Skull Found by Kayakers Isn't What Sheriff Expected

It belonged to a young man who lived 8K years ago in what is now Minnesota
By John Johnson,  Newser Staff
Posted May 23, 2022 8:00 AM CDT
Skull Found by Kayakers Is 8K Years Old
File photo of the Minnesota River.   (Getty/scgerding)

(Newser) – Forensic testing on a skull found in the Minnesota River has brought a surprise—instead of solving a modern missing-person's case, the skull belonged to a young man who lived about 8,000 years ago. As Minnesota Public Radio reports, kayakers spotted the remains last summer in the drought-depleted river and alerted authorities. A newly completed FBI analysis has just revealed the surprising age. “It was a complete shock to us that that bone was that old,” says Renville County Sheriff Scott Hable. His department put up a Facebook post about the discovery, but later deleted it after objections were raised by the Native American community.

“Seeing Native American ancestors being displayed and treated as a piece of history is traumatic for many Native Americans as, for centuries, Native American burials were looted, vandalized, and destroyed,” says Dylan Goetsch of the Minnesota Indian Affairs Council. The skull will be returned to tribal authorities for burial. Whoever the young man was, the skull suggests he had recovered from a serious head injury. And an anthropologist at Minnesota State University suggests he may have been part of a small community.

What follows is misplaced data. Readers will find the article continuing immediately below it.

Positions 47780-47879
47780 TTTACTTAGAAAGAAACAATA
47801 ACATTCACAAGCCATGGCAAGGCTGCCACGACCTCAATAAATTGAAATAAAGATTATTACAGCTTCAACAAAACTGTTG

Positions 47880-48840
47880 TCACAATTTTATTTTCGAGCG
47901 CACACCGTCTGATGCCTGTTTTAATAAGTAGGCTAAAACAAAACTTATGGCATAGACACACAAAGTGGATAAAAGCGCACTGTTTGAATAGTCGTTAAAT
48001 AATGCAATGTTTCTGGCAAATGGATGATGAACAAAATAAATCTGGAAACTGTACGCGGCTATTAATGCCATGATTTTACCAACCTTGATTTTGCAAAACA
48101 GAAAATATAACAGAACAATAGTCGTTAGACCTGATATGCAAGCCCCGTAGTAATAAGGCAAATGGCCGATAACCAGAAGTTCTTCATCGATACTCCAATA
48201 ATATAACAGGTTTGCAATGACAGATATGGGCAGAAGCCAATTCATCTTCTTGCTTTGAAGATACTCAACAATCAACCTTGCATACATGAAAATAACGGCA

“There’s probably not that many people at that time wandering around Minnesota 8,000 years ago, because ... the glaciers have only retreated a few thousands years before that,” Dr. Kathleen Blue tells the New York Times. “That period, we don’t know much about it.” The man likely subsisted on a diet that included nuts, seeds, fish, deer, turtles, and mussels. His skull was found in the river about 110 miles west of Minneapolis, per the AP, though it's possible it was carried away by the water over time from its original spot. (Read more discoveries stories.)

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